Carnival Invests in Social Impact Travel With fathom Cruise Brand


Fathom cruise travel Carnival

Carnival, the world’s largest travel and leisure company, is betting there’s a growing segment of travelers who want to do more than just cruise by locations but stop and make a difference. In a game-changing announcement that aligns its corporate citizenship commitment with a new brand experience for customers, the company is expanding into social impact travel with the appointment of social entrepreneur Tara Russell as its first president of the new fathom (with a lowercase ‘F’) cruise brand and and Carnival’s new Global Impact Lead.

Carnival Cruise fathom

The 10th brand in the global Carnival family will offer opportunities for an immersive experience in another culture where locals and visitors work together “to create enduring, life-changing impact, and build community…all on a scale never before seen,” according to a statement.

Russell came up with the idea and will work with all of Carnival Corporation’s 10 brands on social impact strategies and opportunities.

Already on Facebook, Twitter and Instagram, fathom will set sail from Miami in April 2016, launching 7-day “impact journeys” to the Dominican Republic and starting now, travelers can reserve a place online now.

The maiden voyage on the Adonia will carry 710 passengers to the DR, offering basic Spanish lessons and other orientation skills en route to prepare them for choices of volunteering like teaching English, working with locals on “sculpting clay to build water filters, providing clean drinking water in a country where more than two million people do not have piped water” or cultivating cacao plants for a women’s chocolate-making cooperative. As fathom puts it, “Planting cacao plants allows the cooperatives to increase their production, to help locals achieve economic independence.”

Carnival fathom volunteer cruise

“Marketing cruises as a way to volunteer — rather than as relaxing vacations or sightseeing trips — could help Carnival tackle two problems that plague the cruise industry,” according to Skift. “For one thing, cruise companies are good at getting passengers to keep taking cruises — 62 percent of passengers are repeat cruisers, according to the Cruise Lines International Association (CLIA). But cruise companies have had less success persuading people who’ve never cruised to give it a shot.”

“Second, with the average age of cruise passengers at 49, according to CLIA, the industry needs younger travelers. Carnival said its market research predicts that nearly 40 percent of those likely to book a fathom trip will be new to cruising and half will consist of families.”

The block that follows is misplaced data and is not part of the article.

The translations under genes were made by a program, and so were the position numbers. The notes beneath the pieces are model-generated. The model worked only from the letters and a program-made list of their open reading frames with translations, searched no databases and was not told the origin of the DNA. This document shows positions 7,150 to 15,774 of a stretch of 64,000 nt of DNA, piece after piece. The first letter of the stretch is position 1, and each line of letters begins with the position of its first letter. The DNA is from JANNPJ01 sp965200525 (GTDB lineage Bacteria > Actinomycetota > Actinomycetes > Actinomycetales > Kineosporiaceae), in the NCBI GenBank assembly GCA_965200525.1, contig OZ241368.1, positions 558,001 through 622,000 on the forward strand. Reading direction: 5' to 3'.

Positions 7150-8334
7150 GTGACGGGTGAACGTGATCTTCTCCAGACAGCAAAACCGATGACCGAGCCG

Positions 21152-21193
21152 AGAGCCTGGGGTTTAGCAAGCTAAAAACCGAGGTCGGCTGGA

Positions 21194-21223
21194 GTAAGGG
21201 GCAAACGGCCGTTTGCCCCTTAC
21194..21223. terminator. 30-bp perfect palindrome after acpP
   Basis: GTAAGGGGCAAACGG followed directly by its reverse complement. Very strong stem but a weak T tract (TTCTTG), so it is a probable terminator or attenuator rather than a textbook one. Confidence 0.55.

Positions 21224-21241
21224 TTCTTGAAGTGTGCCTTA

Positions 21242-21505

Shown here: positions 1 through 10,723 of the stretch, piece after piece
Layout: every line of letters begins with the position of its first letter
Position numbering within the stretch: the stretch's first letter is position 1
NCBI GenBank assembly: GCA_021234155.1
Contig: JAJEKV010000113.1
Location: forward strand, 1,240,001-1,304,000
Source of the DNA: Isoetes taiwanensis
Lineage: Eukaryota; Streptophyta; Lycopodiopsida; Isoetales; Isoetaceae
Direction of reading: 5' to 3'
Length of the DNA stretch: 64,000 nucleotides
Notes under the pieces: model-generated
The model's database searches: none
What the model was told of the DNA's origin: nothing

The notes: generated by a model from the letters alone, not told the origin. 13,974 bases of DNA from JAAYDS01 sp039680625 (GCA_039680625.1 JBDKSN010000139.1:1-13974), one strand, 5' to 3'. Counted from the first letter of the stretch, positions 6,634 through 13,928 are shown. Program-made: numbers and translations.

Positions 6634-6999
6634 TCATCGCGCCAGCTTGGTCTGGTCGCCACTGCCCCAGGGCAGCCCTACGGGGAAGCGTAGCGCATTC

Carnival Cruise fathom volunteer

While other cruise brands offer one-off volunteer excursions, “for a cruise company to actually dedicate one ship to this, year-round, is extraordinary,” commented Carolyn Spencer Brown, editor in chief of, to Skift.

Russell is founder and chairman of nonprofit, Create Common Good, training poor people for food service jobs and her new mission at fathom she says will “mobilize, educate and equip 700 travelers on every trip allowing for thousands of impact activity days per week — and tens of thousands of travelers a year.”

A portion of each fare sold will be used by local partners to cover activities including supplies, travel, personnel and funding for the partner organizations’ missions. Trip prices start at $1,540 a person which includes a cabin, all meals onboard and three on-shore activities related to the volunteer effort, (upgrades priced accordingly).

“The key is a sustainable business model … our belief is sort of ‘no margin, no mission,’” added Russell in USA Today. “What that means is if we aren’t able to build a successful, financially-viable model, then we cannot commit to our Dominican partners that we can be there next year.”

Arnold Donald, President and CEO of Carnival Corporation told the Miami Herald that the goal with fathom is to do good by “driving, over time, real meaningful change for the better in a community.”

“We access new people who otherwise might not have cruised. We repurpose a vessel, extending its life, lowering costs associated with it, driving better revenue. There’s just a whole lot of additional benefits, the halo effect that will come with it. We’re optimistic we’ll prove it out. If for some reason it doesn’t work, then the worst thing that happens is we tried something that’s a little noble.”

Will other travel brands embrace social impact travel, perhaps inspired by fathom? Customer demand may help drive demand. Stay tuned.